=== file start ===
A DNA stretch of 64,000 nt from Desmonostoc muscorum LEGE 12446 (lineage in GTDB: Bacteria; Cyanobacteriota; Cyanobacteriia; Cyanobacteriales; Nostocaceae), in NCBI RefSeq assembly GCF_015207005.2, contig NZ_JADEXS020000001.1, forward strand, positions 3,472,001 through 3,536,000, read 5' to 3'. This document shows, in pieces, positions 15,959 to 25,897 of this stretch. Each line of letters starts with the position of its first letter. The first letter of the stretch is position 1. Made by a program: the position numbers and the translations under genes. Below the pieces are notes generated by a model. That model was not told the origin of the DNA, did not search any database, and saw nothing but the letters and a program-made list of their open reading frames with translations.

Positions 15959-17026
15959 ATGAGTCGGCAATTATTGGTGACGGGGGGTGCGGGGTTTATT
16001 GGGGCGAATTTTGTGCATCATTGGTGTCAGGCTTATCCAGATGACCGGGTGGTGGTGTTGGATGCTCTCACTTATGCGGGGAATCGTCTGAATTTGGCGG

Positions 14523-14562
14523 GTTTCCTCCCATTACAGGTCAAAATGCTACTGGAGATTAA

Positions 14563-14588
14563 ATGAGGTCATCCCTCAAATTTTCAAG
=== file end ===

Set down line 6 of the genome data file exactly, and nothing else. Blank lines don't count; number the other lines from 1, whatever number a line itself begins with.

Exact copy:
14523 GTTTCCTCCCATTACAGGTCAAAATGCTACTGGAGATTAA